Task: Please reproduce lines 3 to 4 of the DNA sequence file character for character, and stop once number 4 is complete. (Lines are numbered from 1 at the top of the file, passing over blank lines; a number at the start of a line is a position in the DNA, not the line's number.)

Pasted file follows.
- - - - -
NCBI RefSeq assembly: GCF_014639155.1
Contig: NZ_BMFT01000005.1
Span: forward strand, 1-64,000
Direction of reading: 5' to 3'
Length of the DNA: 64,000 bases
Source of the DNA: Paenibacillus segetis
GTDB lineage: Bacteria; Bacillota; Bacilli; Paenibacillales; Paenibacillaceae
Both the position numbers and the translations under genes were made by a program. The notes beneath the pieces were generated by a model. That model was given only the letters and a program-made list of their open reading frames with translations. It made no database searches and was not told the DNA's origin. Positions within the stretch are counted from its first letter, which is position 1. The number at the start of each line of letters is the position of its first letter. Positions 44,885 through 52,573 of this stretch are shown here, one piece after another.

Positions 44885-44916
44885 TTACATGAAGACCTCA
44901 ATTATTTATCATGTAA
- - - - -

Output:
Span: forward strand, 1-64,000
Direction of reading: 5' to 3'